Friday, December 4, 2020

A Universal Language

Today the idea of language has been on my brain, partly because I just finished editing my Spanish homework, and also because I just picked out my courses for next semester, and one of them is a new language for me.

In high school, I took Latin and found it to be pretty easy to grasp so I thought that I might be some kind of language aficionado. I decided to take Spanish in college, because I felt like an uncultured white girl whose extent of knowledge of one of the most common languages in the world was limited to what I had picked up on Dora. However, I found Spanish to be a lot harder than Latin, although it is grammatically very similar, because after the first couple weeks of Spanish, the class starts to be taught entirely in Spanish. Which is a language I barely speak. Hence me taking the class.

I thought about how Latin was so much easier because it’s taught in English, presumably because the only guy who actually uses spoken Latin works for the Pope, and I don’t think he does a lot of casual chatting. Another side effect of Latin being a dead language was the entirely different set of vocabulary, which is an interesting reflection on how a language grows depending on the time period in which it’s used. In Spanish, I learned lots of modern vocab for vehicles and technology, while in Latin I learned 20 different words for battle and attack, because it seems the Romans just waged war on everybody all the time.

The third language that was on my brain today was Sign Language, because I decided to take an introductory sign language course this Spring, for no reason other than it’s cool and also helps the world be more inclusive and accessible. However, based on the analysis that I just went through, I can’t decide whether it will fall on the easier or harder side of things. On the one hand, it is a modern language that is still used today, so there is more “vocab” to learn. But at the same time, it is technically a different form of American English, and as far as I know there aren’t really verb tenses, and I assume that it will be taught in spoken English the whole time, and that we aren’t going to have a silent Zoom class starting a few weeks into the semester.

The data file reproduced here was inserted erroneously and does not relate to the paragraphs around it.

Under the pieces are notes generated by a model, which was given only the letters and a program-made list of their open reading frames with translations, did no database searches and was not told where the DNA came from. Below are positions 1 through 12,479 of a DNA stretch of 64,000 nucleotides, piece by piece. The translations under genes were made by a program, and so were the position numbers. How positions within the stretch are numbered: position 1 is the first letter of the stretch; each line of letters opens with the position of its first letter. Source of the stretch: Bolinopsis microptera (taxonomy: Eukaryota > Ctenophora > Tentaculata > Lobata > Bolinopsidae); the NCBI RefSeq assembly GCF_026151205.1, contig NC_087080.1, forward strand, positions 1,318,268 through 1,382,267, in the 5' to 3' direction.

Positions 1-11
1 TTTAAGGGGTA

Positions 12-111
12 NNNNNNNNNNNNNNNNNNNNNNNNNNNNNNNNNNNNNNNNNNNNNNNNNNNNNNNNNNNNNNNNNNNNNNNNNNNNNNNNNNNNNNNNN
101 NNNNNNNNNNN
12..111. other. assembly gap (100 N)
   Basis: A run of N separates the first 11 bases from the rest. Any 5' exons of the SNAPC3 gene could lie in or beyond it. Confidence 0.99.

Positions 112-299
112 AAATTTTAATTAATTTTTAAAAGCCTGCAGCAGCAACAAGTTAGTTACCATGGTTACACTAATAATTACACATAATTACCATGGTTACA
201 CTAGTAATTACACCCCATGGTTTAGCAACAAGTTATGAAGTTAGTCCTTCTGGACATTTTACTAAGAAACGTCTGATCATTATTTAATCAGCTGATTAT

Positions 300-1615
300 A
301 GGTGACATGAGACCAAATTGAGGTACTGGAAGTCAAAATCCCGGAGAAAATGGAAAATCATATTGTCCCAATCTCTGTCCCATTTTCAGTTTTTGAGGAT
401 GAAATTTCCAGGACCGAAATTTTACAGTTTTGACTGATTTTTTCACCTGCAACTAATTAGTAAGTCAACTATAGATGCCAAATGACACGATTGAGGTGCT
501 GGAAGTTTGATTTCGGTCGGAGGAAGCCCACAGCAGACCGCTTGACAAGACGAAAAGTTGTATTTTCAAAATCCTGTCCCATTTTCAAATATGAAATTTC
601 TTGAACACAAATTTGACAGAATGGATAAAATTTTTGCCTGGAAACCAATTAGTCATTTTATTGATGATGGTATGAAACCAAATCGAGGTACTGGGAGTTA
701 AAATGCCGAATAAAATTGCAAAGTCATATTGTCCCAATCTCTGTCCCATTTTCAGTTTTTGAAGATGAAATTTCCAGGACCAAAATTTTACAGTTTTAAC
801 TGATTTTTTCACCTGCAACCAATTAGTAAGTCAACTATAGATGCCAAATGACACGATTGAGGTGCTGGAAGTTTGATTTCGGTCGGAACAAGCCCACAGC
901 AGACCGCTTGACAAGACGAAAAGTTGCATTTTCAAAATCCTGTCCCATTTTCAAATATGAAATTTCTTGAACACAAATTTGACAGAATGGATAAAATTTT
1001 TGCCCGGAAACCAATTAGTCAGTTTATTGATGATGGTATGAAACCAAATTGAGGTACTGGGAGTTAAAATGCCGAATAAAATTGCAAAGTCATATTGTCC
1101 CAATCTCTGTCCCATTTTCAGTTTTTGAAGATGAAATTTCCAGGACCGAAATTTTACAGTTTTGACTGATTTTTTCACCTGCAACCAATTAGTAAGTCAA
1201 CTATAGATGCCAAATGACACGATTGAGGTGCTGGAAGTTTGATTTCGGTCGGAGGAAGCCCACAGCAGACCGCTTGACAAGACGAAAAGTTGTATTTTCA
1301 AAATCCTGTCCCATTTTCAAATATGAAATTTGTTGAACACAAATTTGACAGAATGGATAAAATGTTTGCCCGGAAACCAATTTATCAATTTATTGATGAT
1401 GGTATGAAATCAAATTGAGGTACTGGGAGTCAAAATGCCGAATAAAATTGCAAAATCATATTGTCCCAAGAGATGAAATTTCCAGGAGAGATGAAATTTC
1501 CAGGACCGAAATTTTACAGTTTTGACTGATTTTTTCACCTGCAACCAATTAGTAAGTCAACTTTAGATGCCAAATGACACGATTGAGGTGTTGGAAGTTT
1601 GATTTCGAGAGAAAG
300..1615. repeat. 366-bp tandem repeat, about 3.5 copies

I think that Sign Language is an important and very different language, mostly because hearing people can theoretically all learn different spoken languages if they had to. Like, if someone dropped me in the middle of China, I would definitely struggle to learn a whole different language and alphabet, but I would probably be able to figure it out eventually. Deaf people don’t really have that option, because they can’t just start to hear different languages. Sure, they could learn different types of sign language (in fact, I know the sign for “Australia” in both ASL and Australian sign language), but unless others are talking with their hands, they are living at a disadvantage, through no fault of their own. I personally think sign language should be taught in younger schools too, because it’s easier to learn languages when you’re younger, and it would help some people feel a lot less isolated. Also, it is cool to be able to talk without your voice. It’s like a step between telepathy and spoken word, and who wouldn’t want a quasi-super power? Overall, I think languages are very important in connecting people throughout time and place, and I look forward to seeing what that class has in store for me.



  1. I'll be interested to hear how your class goes. I've always thought it would be cool to learn sign language. I can use the deaf alphabet, but that's it.

  2. I love sign language. I tried to take it off and on throughout the years, but my brain refuses to speak other languages.